The August 30, 2010 issue of The New Yorker magazine carried a fascinating piece on the Koch Brothers, who one has to conclude must provide some of the funding for Hoffman and his Freedom Foundation. Early in the article, this paragraph emerges:

“The Koch’s are long-time libertarians who believe in drastically lower personal and corporate taxes, minimal social services for the needy, and much less oversight of industry – especially environmental regulation. These views, naturally, dovetail with the brothers’ corporate interests.”

Surprised to find out that Koch Industries is one of the top ten air polluters in the country? Or that between 2005 and 2008, the Koch’s vastly outspent ExxonMobil in donations to fight organizations concerned about climate change?

The brothers have poured vast sums of money into underwriting foundations like Hoffman’s, as well as think tanks, political front groups, and candidates like Koch toady, Wisconsin Governor Scott Walker.

One of their avowed goals is the defeat President Obama in 2012.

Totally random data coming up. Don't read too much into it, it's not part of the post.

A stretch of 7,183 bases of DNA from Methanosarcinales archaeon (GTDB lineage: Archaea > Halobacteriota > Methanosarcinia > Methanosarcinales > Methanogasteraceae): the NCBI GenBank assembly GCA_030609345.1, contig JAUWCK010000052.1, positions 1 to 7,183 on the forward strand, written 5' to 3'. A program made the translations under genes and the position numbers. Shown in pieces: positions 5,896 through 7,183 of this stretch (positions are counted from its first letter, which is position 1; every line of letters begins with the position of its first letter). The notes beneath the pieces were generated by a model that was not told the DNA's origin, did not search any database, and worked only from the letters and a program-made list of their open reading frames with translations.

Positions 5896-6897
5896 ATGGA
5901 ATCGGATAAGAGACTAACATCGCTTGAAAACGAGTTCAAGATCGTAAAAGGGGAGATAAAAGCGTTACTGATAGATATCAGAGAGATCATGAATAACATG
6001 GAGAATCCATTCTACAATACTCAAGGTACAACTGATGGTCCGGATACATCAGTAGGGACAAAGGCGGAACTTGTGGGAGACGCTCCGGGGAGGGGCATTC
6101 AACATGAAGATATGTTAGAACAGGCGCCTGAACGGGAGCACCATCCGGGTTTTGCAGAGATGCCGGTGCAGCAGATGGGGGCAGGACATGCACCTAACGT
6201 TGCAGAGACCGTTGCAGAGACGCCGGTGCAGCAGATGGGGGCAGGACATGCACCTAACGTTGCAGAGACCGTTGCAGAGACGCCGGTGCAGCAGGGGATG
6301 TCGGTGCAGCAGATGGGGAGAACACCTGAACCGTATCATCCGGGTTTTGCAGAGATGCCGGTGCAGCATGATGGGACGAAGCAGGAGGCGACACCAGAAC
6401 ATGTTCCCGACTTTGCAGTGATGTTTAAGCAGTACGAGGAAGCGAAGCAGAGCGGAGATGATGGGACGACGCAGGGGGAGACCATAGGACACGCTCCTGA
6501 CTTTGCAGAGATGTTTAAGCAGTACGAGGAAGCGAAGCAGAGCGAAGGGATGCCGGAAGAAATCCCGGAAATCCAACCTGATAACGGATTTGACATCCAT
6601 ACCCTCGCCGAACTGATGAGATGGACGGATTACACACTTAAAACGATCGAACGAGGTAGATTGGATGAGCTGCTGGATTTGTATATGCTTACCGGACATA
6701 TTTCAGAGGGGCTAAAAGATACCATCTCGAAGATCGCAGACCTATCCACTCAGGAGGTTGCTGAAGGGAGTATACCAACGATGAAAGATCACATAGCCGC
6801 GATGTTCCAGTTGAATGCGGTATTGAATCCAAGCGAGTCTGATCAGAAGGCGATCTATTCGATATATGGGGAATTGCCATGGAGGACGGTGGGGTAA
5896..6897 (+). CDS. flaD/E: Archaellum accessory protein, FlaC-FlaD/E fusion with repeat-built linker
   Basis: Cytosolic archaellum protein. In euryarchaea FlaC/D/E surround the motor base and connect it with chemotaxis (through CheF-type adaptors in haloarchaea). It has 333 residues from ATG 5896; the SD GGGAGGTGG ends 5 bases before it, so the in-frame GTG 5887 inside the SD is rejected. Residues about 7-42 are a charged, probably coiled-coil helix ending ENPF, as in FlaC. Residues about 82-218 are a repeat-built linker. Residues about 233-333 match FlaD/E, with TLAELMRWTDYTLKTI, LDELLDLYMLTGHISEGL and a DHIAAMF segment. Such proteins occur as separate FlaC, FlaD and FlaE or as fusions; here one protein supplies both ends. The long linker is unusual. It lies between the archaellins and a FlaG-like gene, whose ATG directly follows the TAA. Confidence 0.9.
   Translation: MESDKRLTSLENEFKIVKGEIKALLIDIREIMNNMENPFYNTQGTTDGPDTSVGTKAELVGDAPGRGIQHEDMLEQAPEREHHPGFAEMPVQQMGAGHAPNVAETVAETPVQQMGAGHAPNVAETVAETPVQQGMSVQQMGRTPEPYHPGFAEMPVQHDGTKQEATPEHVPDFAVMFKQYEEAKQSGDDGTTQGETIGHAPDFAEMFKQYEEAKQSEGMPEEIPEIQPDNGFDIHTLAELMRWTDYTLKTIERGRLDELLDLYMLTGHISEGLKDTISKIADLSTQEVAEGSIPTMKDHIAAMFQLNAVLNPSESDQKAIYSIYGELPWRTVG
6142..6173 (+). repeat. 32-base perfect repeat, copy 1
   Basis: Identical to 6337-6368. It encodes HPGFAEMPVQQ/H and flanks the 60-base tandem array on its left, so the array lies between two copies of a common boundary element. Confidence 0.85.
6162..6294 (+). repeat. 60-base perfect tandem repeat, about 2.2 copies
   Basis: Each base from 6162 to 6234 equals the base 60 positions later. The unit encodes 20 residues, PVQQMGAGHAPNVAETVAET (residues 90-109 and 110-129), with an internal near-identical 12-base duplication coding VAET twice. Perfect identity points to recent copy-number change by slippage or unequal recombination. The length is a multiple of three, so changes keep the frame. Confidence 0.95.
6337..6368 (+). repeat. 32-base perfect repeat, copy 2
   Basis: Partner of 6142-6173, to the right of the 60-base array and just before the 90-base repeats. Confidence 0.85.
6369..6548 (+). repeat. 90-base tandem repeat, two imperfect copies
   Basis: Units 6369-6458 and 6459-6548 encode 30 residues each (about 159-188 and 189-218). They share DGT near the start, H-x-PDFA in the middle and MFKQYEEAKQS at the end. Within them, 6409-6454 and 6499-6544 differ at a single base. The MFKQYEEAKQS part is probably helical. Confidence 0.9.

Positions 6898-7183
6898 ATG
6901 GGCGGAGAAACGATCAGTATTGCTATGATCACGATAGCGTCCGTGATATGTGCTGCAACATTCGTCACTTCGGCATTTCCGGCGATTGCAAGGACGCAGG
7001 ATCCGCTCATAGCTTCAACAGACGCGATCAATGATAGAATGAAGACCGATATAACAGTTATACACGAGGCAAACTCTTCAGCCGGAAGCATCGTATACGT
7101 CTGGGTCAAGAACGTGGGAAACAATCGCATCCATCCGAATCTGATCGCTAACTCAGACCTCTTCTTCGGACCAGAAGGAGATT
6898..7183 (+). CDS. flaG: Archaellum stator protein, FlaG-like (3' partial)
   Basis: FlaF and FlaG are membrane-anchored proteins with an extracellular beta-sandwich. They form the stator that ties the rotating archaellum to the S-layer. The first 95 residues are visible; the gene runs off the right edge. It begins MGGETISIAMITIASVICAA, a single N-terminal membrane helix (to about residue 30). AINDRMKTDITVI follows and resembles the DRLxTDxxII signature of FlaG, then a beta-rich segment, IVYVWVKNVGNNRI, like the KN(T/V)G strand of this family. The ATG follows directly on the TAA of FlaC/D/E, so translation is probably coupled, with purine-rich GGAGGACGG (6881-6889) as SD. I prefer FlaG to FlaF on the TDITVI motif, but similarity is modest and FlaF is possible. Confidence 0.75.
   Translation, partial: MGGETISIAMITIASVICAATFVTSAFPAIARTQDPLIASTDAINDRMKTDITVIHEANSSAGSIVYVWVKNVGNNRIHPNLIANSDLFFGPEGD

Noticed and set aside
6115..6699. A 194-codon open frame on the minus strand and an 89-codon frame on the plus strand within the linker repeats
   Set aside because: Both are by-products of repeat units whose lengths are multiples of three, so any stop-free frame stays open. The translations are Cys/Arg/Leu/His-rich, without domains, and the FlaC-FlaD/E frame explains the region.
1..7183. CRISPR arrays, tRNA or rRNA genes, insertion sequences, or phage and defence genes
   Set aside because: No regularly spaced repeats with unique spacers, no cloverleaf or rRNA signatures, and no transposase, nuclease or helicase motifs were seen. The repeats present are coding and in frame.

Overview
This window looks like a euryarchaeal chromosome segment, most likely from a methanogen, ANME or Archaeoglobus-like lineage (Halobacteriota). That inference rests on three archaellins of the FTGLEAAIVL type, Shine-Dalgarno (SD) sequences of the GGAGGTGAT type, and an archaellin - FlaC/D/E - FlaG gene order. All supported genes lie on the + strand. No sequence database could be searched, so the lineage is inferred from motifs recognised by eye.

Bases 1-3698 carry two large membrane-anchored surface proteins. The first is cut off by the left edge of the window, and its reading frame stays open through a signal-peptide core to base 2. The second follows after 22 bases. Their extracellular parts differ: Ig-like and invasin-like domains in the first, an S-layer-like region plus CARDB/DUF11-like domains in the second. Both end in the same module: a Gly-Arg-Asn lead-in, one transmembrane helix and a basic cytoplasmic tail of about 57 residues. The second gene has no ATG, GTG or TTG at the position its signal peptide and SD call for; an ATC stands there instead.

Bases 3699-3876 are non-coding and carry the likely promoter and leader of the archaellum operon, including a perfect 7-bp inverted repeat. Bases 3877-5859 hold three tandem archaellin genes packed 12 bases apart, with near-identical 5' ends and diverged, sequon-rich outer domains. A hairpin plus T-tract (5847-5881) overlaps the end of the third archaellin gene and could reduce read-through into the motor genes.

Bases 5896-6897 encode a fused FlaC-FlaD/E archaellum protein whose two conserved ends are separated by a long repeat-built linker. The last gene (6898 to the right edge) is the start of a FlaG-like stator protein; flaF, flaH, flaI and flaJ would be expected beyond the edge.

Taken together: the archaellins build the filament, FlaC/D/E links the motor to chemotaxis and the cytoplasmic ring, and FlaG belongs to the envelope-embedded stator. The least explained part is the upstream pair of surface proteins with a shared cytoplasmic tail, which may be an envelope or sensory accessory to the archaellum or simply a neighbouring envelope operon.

It’s their money and the Supreme Court has sanctioned as their free speech right the ability to spend it almost any way they wish. From an organizational, lobbying standpoint the Koch brothers have done a brilliant job of becoming effective at what they do, including underwriting most of the considerable expenses entailed by the supposed grass-roots movement called the Tea Party. In reality, these grassroots efforts more resemble Astroturf—they are unnatural, manufactured and appear to be something they are not.

Libertarians like to point to billionaire financier George Soros, on the political left, as having designed this new model of political activism. A fair characterization as far as it goes. At least Soros is honest in acknowledging that his money is advancing his agenda. Hoffman and his ilk insist on being held to a much different standard in secrecy. I trust the public to figure out, with the proper scorecard, who is really acting in their best interests.

Wayne Hoffman obviously does not trust the people. Or perhaps exposure of his sources of funding would be so damaging to his effectiveness that he can’t risk the sunlight and therefore hides behind a convenient law that runs counter to what he professes to be and to what he stands for. Until Wayne Hoffman is honest and transparent about what he is about, and who pays him to have his ideas, he shouldn’t be published in any newspaper, anywhere.